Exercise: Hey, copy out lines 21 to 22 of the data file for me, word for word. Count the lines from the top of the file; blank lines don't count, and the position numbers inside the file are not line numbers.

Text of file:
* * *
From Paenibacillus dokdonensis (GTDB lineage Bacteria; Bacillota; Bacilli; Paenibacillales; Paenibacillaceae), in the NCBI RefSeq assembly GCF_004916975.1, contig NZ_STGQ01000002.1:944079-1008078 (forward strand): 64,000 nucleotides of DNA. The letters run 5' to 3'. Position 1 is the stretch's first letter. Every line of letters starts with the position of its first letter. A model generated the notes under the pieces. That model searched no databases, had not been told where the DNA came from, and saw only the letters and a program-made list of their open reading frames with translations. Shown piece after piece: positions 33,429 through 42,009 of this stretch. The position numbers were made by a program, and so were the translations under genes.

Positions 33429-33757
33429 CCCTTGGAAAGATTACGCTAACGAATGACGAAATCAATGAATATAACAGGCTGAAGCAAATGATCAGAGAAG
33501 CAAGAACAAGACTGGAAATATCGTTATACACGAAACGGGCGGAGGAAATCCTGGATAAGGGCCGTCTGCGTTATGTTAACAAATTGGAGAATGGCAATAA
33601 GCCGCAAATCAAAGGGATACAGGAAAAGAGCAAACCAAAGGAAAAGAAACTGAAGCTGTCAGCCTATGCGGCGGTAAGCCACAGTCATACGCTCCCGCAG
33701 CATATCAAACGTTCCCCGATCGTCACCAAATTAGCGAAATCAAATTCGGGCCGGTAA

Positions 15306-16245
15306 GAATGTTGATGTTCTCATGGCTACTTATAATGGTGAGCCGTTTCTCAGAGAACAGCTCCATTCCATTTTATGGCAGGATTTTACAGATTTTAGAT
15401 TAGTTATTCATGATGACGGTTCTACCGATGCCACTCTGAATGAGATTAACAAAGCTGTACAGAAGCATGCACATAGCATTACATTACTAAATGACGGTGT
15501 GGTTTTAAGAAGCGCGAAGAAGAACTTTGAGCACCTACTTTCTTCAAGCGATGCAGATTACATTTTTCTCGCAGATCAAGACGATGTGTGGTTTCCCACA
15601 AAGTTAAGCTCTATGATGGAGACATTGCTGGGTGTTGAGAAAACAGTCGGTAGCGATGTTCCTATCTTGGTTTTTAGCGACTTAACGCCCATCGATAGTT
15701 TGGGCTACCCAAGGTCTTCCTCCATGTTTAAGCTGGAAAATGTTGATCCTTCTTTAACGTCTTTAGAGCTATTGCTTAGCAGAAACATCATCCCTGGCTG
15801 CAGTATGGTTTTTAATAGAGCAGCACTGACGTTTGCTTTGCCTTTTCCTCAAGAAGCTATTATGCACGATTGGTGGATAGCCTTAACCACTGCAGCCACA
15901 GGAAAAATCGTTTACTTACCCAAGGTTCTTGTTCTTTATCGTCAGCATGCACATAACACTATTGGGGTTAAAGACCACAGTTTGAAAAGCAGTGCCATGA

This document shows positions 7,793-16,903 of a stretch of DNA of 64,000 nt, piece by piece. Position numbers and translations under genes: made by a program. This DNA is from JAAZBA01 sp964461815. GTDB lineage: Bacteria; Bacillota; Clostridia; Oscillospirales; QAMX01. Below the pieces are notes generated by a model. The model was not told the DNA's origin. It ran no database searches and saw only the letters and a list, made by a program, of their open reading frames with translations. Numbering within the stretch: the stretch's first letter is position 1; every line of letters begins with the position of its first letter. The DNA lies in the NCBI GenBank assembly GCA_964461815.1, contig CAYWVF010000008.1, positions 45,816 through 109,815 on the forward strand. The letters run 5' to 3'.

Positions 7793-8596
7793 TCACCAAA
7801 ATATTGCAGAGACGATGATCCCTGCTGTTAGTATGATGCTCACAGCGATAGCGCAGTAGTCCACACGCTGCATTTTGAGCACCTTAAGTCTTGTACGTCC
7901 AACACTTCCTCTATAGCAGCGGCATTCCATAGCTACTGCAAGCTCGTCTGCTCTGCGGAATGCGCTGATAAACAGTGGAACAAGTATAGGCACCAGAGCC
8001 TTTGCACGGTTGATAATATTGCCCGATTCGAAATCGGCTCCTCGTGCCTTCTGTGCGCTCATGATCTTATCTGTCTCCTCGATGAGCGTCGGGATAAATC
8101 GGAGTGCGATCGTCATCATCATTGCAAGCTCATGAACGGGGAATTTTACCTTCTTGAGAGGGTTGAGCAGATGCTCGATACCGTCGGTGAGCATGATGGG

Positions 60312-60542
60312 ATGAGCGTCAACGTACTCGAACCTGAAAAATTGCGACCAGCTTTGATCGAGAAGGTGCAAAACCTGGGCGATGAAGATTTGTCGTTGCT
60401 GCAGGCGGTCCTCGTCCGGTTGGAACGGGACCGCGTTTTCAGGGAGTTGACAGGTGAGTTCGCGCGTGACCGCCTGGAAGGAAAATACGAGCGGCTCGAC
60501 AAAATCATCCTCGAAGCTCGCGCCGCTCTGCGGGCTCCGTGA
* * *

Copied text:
8101 GGAGTGCGATCGTCATCATCATTGCAAGCTCATGAACGGGGAATTTTACCTTCTTGAGAGGGTTGAGCAGATGCTCGATACCGTCGGTGAGCATGATGGG

Positions 60312-60542